"Under Section 3 of the Act, deemed University status will be given to those institutions that for historical reasons or for any other circumstances are not Universities and yet are doing work of a higher standard in specialized academic field compared to a University and that granting of a University status would enable them to further contribute to the course of higher education which would mutually enrich the institution and the University system. Guidelines for considering proposals for declaring an institution as deemed to be University were also issued by the UGC. Under the said guidelines aspects relating to admission was specifically entrusted with the UGC and admission could be made only through a common entrance test on All-India basis. Such an exercise was intended to maintain a uniform standard and level of excellence. As we have pointed out admission plays a crucial role in maintaining of the high quality of education. And for the proper maintenance of academic excellence, as intended by the UGC Act, admissions to deemed University has to be made under the control of UGC. This further goes to show that admission procedure to a deemed to be University is fully occupied by Entry 66 of List I and the State cannot exercise any powers over admission procedure....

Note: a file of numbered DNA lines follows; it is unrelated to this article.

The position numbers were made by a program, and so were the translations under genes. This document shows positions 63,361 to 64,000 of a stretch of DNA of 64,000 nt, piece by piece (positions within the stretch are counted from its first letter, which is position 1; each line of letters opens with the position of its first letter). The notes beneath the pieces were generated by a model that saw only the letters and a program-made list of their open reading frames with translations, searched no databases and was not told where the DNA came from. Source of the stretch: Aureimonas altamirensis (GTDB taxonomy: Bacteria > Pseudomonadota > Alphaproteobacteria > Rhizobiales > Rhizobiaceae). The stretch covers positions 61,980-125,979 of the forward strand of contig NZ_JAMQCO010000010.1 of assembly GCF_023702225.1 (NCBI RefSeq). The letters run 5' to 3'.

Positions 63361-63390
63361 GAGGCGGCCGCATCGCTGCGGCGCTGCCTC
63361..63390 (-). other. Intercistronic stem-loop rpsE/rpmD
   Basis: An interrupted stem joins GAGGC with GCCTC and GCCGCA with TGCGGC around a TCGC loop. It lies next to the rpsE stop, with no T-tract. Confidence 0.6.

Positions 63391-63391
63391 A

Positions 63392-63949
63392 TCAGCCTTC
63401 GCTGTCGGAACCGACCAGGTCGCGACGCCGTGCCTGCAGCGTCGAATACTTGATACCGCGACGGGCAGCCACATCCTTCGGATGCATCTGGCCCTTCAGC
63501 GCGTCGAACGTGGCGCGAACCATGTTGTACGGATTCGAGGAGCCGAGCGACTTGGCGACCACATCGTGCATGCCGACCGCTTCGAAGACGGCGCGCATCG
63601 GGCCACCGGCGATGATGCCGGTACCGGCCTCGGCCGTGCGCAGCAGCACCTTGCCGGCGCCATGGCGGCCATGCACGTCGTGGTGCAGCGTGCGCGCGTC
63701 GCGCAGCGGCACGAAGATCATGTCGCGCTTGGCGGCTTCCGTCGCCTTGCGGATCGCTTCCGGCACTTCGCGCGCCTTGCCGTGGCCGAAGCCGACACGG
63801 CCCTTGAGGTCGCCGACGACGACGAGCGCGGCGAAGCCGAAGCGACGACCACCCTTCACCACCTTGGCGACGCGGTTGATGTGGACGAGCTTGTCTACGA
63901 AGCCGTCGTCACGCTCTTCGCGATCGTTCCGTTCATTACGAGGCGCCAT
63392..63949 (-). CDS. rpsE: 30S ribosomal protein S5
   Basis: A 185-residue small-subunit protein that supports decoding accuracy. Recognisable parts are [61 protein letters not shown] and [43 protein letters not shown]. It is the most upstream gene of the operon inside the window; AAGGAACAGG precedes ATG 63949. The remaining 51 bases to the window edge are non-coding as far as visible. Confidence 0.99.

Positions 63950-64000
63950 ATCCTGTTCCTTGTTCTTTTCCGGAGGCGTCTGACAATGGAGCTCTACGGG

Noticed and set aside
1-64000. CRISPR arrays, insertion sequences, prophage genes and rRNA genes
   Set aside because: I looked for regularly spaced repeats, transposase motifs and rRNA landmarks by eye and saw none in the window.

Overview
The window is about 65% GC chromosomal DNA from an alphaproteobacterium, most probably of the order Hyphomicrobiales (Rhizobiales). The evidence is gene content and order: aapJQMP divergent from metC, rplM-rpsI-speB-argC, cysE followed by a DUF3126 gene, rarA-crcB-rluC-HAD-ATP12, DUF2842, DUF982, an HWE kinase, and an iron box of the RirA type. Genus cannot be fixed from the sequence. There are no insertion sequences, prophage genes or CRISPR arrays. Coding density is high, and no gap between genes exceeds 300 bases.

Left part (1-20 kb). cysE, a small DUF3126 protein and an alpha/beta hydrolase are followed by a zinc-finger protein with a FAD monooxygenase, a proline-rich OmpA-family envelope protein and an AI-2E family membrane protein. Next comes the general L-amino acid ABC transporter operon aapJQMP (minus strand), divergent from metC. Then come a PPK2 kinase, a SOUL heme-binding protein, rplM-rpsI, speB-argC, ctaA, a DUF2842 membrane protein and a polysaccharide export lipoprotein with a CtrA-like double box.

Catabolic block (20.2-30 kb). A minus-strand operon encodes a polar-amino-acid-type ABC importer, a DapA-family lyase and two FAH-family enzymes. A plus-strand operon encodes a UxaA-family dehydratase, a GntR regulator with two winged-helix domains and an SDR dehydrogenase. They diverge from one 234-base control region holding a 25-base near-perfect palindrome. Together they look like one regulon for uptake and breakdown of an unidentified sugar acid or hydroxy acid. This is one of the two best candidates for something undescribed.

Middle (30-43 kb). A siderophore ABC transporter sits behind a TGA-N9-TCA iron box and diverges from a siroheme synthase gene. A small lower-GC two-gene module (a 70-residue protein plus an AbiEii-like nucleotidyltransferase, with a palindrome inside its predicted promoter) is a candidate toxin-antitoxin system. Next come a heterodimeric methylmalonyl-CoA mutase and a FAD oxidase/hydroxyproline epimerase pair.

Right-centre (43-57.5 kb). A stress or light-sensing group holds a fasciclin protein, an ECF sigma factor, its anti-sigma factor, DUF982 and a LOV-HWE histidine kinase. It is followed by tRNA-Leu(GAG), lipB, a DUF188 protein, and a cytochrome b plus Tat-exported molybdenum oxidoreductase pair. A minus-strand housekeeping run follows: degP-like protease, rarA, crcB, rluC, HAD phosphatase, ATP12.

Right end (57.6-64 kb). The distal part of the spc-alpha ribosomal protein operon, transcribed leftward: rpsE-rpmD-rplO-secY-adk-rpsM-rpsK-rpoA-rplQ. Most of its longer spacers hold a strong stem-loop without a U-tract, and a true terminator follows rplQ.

...The Commission is also authorized to frame regulations under Section 26 of the UGC Act. Section 26(1)(f) in particular defines the minimum standards of instruction for the grant of any degree by any university and regulating the maintenance of standards and the co-ordination of work or facilities in universities and to regulate the establishment of institutions referred to in Clause (ccc) of Section 12 and other matters relating to such institutions. It also provides for fees to be charged and scales of fees in accordance with which fees may be charged. It is also empowered under Section 25 to frame rules for carrying out the purposes or the Act in general and in particular any function that may be performed under Section 12 and additional functions which may be performed by the Commission under Clause (j) of the Act.